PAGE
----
By Jerry Bridges, 253 pages softcover, Navpress.
The Discipline of Grace offers a terrific introduction to basic evangelical theology, something that the author calls a necessity given that few evangelical leaders, in his opinion, have a sufficient grounding in the faith:
“[P]art of the problem is our tendency to give an unbeliever just enough of the gospel to get him or her to pray a prayer to receive the Christ. Then we immediately put the gospel on the shelf, so to speak, and go on to the duties of discipleship. As a result, Christians are not instructed in the gospel.”
The integrity of The Discipline of Grace issues from its simplicity and clarity as well as a love for Jesus -- three basic ingredients to evangelization. These lead the author to make keen insights into the Christian spiritual life, as in the relationship between justification and our conscience. Though justification means that God has freed us of our guilt, even after this event “Our consciences, however, are continually pronouncing us guilty.”
This key relationship leads to an central theme of the book: “[W]e must by faith bring the verdict of conscience into line with the verdict of Heaven,” something Bridges calls “the pursuit of holiness.”
The author makes clear that those who have accepted Christ's forgiveness must avoid the attitude that because they are living under grace they do not have to watch their sins. He is calling for what some Christians refer to as critical self-awareness.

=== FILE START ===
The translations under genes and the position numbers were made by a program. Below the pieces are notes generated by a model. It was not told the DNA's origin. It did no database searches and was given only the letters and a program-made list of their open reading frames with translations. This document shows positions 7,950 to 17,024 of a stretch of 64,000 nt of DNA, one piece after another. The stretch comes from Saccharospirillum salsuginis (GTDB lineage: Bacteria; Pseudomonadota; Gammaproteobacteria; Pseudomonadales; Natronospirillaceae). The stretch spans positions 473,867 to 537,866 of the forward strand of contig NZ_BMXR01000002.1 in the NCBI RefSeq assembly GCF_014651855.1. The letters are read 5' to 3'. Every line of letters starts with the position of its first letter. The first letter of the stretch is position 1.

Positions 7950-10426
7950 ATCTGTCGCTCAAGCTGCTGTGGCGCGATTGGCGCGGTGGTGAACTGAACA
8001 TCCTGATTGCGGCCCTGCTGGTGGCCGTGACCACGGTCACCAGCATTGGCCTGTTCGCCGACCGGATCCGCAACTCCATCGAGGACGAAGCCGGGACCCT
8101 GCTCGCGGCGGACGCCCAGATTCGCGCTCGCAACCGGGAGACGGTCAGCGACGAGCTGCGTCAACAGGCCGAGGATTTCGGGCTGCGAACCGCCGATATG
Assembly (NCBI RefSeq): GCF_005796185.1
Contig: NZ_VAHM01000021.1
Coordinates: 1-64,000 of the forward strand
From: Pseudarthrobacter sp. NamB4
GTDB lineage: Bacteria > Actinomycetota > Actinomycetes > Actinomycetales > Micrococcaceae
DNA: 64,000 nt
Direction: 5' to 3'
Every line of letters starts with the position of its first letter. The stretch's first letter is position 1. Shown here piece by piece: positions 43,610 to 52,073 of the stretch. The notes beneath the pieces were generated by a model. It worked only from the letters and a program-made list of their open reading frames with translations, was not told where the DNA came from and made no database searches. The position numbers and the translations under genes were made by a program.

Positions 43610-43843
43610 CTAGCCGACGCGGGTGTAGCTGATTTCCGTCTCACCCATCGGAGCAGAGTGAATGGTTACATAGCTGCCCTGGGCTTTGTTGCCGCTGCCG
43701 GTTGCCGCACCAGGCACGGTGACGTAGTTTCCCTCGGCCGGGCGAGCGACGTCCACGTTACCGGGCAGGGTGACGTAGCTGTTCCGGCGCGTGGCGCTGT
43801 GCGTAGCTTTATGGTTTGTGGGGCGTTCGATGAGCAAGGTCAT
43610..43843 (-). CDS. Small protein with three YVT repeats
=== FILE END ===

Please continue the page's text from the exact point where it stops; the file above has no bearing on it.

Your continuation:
Repeated sinning by the saved might indicate that the saving event reflects a formula rather than the real thing. The real thing leads to a life of grace, and a life of grace leads people to really struggle with sin rather than to cave in. The leading of this conflict has concrete results in a person's life.
Nevertheless, Bridges warns against the dangers of guilt: “To the degree that we feel we are on a legal or performance relationship with God, to that degree our progress in sanctification is impeded ... because nothing cuts the nerve of the desire to pursue holiness as much as a sense of sin.”
Only after all the basic, solid theology (including excellent biblical exegesis), does The Discipline of Grace turn to spiritual practice. Because he has carefully laid the prior theological foundation, when discussing spiritual practice, he doesn't sound airy-fairy or preachy. Christian spirituality with integrity follows from Christian theology with integrity.